In addition to Dern’s wonderfully loathsome badness, Roscoe Lee Browne gives a strong performance as Jebediah Nightlinger, the drive’s cook and the first black man these young men have seen.  Browne plays Nightlinger with perhaps the most perfect diction and Shakespearean delivery ever heard in a western.  Colleen Dewhurst is great in her brief role as the madam of a traveling group of soiled doves, and Sarah Cunningham shows a lot of character as Anderson’s wife.  Richard Farnsworth is a member of Long Hair’s gang, a decade before he started getting meatier roles.  Among the boys, A Martinez as Cimarron, the outsider (and the oldest), and the young Robert Carradine as Slim are particularly memorable.  But the boys all make an effective ensemble.  Five of them had experience acting, and the rest were from ranching and rodeo backgrounds.  They work together well.

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John Wayne had some strong performances in the last part of his career, from True Grit to The Shootist.  Along with those two, The Cowboys and Big Jake are memorable.  Of course, he was in some duds as well, such as The Train Robbers and Rio Lobo.  But that’s not a bad batting average.

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The Grey Fox

Nicholas Chennault ~ August 12, 2013

The Grey Fox—Richard Farnsworth, Jackie Burroughs, Wayne Robson (1983; Dir:  Phillip Borsos; no DVD)

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Richard Farnsworth as The Grey Fox, and the real Bill Miner

A small film when it was initially released, it’s also one of the few great westerns not available on DVD, so it remains largely unseen.  Note the Canadian spelling in the title.  This was a Canadian production, most of the story takes place in Canada, and it was beautifully filmed on location in British Columbia.  It has an excellent soundtrack with music by Canadian Michael Conway Baker and The Chieftains, although that soundtrack has never been released in the United States.  There’s a Celtic flavor to the sound, which works well with the time and setting.

The film is an end-of-an-era western based on the true story of Bill Miner, a stagecoach robber released from San Quentin in 1901 after 33 years in prison.  He tries to go straight, but it’s not easy at his age and with his lack of modern skills.  There aren’t many stagecoaches left to rob, but there are trains, so Miner adapts to the new transportation technology, aided by an inept young assistant named Shorty Dunn (Wayne Robson). 

Meanwhile, the aging Miner, who is going under the name George Edwards, also begins a charming May-December romance with Kate Flynn (Jackie Burroughs), a younger liberated modern woman and photographer.  The romance, Miner’s new career as a gentleman train robber and its aftermath form the rest of the story for this movie.  There’s not much violence or hard language, although there is tension as Miner is hunted by the forces of the law.  The film’s pacing is slower than that of many westerns as relationships develop.  (Compare it to A Thousand Pieces of Gold, perhaps, although it has more action.)  But the elegiac pacing seems to fit the story and the actors, and it works well.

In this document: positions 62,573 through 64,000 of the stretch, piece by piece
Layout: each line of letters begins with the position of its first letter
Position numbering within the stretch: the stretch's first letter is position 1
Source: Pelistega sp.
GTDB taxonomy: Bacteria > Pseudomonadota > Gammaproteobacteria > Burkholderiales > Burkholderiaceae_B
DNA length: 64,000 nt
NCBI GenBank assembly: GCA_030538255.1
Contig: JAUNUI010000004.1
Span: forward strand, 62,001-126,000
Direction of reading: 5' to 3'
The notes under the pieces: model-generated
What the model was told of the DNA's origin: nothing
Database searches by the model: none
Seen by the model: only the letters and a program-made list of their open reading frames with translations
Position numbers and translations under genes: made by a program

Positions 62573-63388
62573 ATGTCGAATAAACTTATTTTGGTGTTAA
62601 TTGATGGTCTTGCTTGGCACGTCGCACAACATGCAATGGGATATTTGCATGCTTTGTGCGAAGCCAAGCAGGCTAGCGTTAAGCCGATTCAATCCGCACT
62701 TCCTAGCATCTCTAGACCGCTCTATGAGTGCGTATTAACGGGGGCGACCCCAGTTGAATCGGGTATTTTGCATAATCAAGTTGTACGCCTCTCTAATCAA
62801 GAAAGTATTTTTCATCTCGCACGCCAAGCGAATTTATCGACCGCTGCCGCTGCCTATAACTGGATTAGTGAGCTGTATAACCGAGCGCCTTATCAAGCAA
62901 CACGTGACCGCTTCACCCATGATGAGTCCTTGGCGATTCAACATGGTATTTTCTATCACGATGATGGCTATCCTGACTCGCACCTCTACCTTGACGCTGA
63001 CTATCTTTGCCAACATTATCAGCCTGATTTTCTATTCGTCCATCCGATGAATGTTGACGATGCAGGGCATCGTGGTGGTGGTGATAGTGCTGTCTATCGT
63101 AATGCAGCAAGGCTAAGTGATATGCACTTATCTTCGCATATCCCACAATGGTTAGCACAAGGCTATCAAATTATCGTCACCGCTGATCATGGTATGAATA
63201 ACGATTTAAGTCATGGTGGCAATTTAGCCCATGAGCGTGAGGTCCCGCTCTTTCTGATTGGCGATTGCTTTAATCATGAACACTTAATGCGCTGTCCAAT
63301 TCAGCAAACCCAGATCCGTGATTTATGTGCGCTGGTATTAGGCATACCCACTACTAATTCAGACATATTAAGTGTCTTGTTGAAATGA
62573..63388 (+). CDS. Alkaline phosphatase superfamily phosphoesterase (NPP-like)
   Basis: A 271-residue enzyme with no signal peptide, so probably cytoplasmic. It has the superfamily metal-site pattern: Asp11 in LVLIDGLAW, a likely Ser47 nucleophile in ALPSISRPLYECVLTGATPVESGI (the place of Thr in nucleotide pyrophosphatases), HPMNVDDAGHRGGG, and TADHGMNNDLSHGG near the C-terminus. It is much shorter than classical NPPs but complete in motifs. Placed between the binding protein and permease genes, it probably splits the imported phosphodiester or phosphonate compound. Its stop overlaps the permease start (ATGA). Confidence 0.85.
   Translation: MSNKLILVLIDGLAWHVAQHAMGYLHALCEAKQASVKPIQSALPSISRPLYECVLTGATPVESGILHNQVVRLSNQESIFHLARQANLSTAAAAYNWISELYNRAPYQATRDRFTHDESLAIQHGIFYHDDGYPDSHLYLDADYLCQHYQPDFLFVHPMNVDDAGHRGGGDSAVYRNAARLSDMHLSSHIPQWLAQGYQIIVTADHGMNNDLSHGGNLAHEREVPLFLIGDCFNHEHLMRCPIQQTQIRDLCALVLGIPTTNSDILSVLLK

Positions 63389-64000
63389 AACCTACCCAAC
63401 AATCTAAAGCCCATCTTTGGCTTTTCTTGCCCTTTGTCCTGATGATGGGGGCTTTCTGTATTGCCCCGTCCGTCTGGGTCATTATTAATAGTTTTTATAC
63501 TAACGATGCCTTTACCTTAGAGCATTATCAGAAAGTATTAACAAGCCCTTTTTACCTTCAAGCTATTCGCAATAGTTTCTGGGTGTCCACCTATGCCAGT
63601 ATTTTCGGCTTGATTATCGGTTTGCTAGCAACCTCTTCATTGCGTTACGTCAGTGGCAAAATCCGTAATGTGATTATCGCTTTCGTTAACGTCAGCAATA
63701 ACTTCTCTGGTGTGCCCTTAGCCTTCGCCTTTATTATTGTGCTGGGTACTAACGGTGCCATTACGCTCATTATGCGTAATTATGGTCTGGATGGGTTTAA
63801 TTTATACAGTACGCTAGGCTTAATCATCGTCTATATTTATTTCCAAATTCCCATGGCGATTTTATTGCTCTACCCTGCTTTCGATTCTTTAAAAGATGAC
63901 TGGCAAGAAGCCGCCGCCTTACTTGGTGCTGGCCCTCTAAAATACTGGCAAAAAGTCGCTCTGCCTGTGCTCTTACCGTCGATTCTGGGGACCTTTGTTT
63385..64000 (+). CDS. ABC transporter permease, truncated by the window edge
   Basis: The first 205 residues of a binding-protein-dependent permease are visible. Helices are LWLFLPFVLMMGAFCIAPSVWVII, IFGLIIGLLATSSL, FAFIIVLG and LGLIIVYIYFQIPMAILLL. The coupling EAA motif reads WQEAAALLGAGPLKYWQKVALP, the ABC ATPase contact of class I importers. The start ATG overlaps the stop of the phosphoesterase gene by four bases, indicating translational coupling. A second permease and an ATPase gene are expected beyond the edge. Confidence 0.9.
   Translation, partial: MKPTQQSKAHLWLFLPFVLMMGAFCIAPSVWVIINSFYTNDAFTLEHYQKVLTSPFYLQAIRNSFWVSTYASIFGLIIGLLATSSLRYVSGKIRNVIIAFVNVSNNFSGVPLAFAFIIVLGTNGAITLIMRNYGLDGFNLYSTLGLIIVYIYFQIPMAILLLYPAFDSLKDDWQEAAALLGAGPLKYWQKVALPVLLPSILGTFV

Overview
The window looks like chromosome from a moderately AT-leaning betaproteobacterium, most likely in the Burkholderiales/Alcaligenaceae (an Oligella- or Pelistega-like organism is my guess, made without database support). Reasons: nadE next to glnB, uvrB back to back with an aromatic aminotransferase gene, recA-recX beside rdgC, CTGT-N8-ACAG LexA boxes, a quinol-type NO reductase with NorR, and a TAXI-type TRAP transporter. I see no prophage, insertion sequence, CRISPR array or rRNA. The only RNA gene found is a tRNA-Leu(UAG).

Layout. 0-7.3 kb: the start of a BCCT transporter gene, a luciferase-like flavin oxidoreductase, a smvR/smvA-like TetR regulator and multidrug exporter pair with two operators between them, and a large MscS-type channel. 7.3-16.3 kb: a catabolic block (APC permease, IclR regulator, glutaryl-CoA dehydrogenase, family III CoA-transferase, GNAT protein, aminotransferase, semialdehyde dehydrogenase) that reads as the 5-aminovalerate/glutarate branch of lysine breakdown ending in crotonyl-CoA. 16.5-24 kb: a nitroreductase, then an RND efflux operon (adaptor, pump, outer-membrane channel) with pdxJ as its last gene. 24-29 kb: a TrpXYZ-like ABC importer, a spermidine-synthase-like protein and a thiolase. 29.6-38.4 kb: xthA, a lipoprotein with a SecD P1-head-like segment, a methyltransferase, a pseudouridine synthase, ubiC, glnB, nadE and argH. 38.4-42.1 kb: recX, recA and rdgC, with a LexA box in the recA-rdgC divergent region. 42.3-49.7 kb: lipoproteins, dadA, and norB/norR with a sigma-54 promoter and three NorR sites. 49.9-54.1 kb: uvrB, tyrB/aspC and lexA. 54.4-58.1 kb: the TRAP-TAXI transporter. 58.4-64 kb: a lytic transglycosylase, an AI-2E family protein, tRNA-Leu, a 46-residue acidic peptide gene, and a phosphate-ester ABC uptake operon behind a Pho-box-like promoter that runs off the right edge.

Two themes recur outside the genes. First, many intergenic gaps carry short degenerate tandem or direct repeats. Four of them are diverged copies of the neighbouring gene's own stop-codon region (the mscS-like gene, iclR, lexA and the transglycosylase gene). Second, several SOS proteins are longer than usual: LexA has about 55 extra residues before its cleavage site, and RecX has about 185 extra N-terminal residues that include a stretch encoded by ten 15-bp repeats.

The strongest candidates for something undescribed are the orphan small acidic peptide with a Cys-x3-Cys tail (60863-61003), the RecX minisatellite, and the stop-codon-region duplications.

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The movie is marvelously directed and acted.  At the time The Grey Fox was made, Richard Farnsworth was 61, with a 40-year career as a stuntman and minor supporting actor.  His role here is at the center of this movie, and he’s great.  Farnsworth’s voice, phrasing and intonations are unique, velvety and memorable, not to mention those gentle blue eyes and the terrific moustache.  Toward the end of his career, he played three marvelous roles, and this was perhaps the best of them.  (The others are Matthew Cuthbert in the Canadian television series Anne of Green Gables [1985] and Alvin in The Straight Story [1999], but during the 1980s after The Grey Fox he started getting meatier supporting roles in many movies.)  You have to believe in Miner and care about him for the movie to work at all, and Farnsworth is quietly superb.  Jackie Burroughs is also very good in her smaller role as the emancipated photographer and romantic interest.  The romance could easily have been not terribly believable, given the difference in ages and eras, but it works and works well. 

In his calm, steady way, Farnsworth knew how remarkable his feat was, and he was appreciative of the opportunity.  He told the Associated Press in 1983, “I guess you might say that The Grey Fox is a kind of Cinderella story for me.  When I was a kid, I read in the western magazines about a skinny old guy with a moustache who came out of San Quentin after 30 years for stage robbing and tried his hand at train robbing.  Forty-two years later, I end up playing him in a movie.  I guess I grew into him.”  He was a natural presence in westerns, but he also worked well in such films as The Natural (1984).  He had significant supporting roles in Tom Horn, Comes a Horseman and The Two Jakes.  He even played Wild Bill Hickok in the execrable The Legend of the Lone Ranger (1981), although he was significantly older than Hickok ever got to be.

GreyFoxBorsosFarnsworth Director Borsos with Farnsworth.

This gem was made with a limited budget; it didn’t have recognizable stars and was released principally in art houses.  It’s clearly on a different scale than, say, Silverado, which had much more to work with in terms of budget and stars.  But for what it is, it’s great, and it ends on a curiously upbeat note that you wouldn’t have seen coming with the generally autumnal feeling of the film.  Even in a film this small, Farnsworth got a Best Actor Oscar nomination for his role as Miner.  The film won the Best Film Genie, the Canadian version of the American Oscar, and Richard Farnsworth won the best foreign actor award (foreign, as in non-Canadian).

The director, Tasmanian-born Canadian Phillip Borsos, was only 27 when he made this movie, his first feature film.  He died in 1995 of leukemia at 41.

For another excellent and largely unseen small Canadian western check out Gunless (2010), with Paul Gross as The Montana Kid sidetracked in western Canada.  For another underrated but excellent relationship-oriented western, see the aforementioned A Thousand Pieces of Gold (1991), if you can find it.  It’s not available on DVD, either, although there were rumors that it was to be released by Panamint in late 2015.

Note:  The real Bill Miner died in prison, but this story ends the way it should.